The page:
It shouldn’t be one or the other: why wellbeing *and* academic success should be considered together

20th February 2013

During a recent Nesta event, Yvonne Roberts, stated that we aren’t focusing on what’s ‘important’ in education and that primarily, education should exist to ‘make young people feel good about themselves’. As author of a report for The Young Foundation entitled ‘Grit: The Skills for Success and How They Are Grown’, what she considered to be important is developing skills such as grit, resilience, critical thinking and emotional intelligence; she also argues that these skills are less likely to be found in disadvantaged young people thereby hindering social mobility.

These are timely comments as the All Party Parliamentary Group on Social Mobility have recently held a Character and Wellbeing Summit that sought to address how we develop wellbeing in young people, particularly those that are disadvantaged. Whilst I agree that a focus on developing wellbeing is important, Roberts’ assertion that schools aren’t focusing on what’s important is unhelpful: academic success is a crucial part of education and developing this as well as wellbeing is the key to social mobility. Without the qualifications that give young people the freedom to choose their destiny, their wellbeing is also dramatically curtailed. Therefore in order for education to fully prepare students for a successful transition into adulthood they need both good qualifications and a strong sense of wellbeing. Later on, I provide practical examples of a school doing exactly this: the Greenwich Free School.

Research recently released from The Prince’s Trust indicates the impact of poor experiences of education and employment:‘less affluent youngsters were around twice as likely to feel they had “already failed in life” if they failed an exam or were turned down for a job’.The 2013 Prince’s Trust report found that 48% of NEET youngsters “always” or “often feel depressed” compared with 27% of young people in work. In addition, the 2012 Prince’s Trust report also found that one in three young people who failed to get 5A*-Cs said they “always” or “often” feel rejected compared with one in five amongst their peers. Whilst it is difficult to pinpoint whether their lack of confidence and happiness caused their academic failure and NEET status or vice versa, what is clear is that young people lacking qualifications and subsequent training or employment are more likely to suffer feelings of low self-worth. Therefore we need to prepare them academically for further study and eventual employment whilst also developing their overall wellbeing.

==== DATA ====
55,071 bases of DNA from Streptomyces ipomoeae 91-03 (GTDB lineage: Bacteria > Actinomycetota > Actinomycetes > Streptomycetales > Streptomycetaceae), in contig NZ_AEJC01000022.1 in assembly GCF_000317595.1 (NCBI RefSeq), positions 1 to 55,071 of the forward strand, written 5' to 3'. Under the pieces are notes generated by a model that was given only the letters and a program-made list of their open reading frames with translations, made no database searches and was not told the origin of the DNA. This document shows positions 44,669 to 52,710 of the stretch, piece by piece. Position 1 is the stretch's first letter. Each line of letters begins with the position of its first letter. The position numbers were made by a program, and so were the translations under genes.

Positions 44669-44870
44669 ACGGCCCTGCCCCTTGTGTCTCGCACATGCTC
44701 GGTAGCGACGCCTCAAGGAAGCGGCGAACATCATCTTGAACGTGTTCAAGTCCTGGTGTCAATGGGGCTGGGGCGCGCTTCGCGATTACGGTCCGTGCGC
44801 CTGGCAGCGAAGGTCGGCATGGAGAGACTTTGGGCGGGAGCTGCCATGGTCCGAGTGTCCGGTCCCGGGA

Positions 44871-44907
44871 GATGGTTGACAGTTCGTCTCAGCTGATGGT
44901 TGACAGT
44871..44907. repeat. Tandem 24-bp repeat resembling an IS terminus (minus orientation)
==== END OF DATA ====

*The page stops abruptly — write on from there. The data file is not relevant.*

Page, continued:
One school that links student wellbeing to learning particularly well is the Greenwich Free School: they link the values of growth, fellowship and scholarship together. They use the Penn Resilience Programme, a wellbeing programme evaluated by the DfE and found to have clear positive outcomes on mental wellbeing, resilience and literacy. They teach it explicitly in one 30 minute tutor time a week and then teachers refer to the skills throughout academic lessons: students are continually reflecting on which skills are most helpful to them in different situations. For example, at the start of year 7, the cohort has a week-long residential trip where they have to overcome a series of challenges. For some schools, this might tick the ‘personal and social wellbeing’ box with the skills forgotten about on return to school. However, at GFS, the values developed on the residential are evaluated by the pupils and teachers refer back to which skills will help them succeed at tasks when back in the classroom. When one student was asked whether she felt the residential had helped in her learning, she replied that the ability to overcome challenges was particularly helpful in a subject like maths, where previously she would have given up too quickly.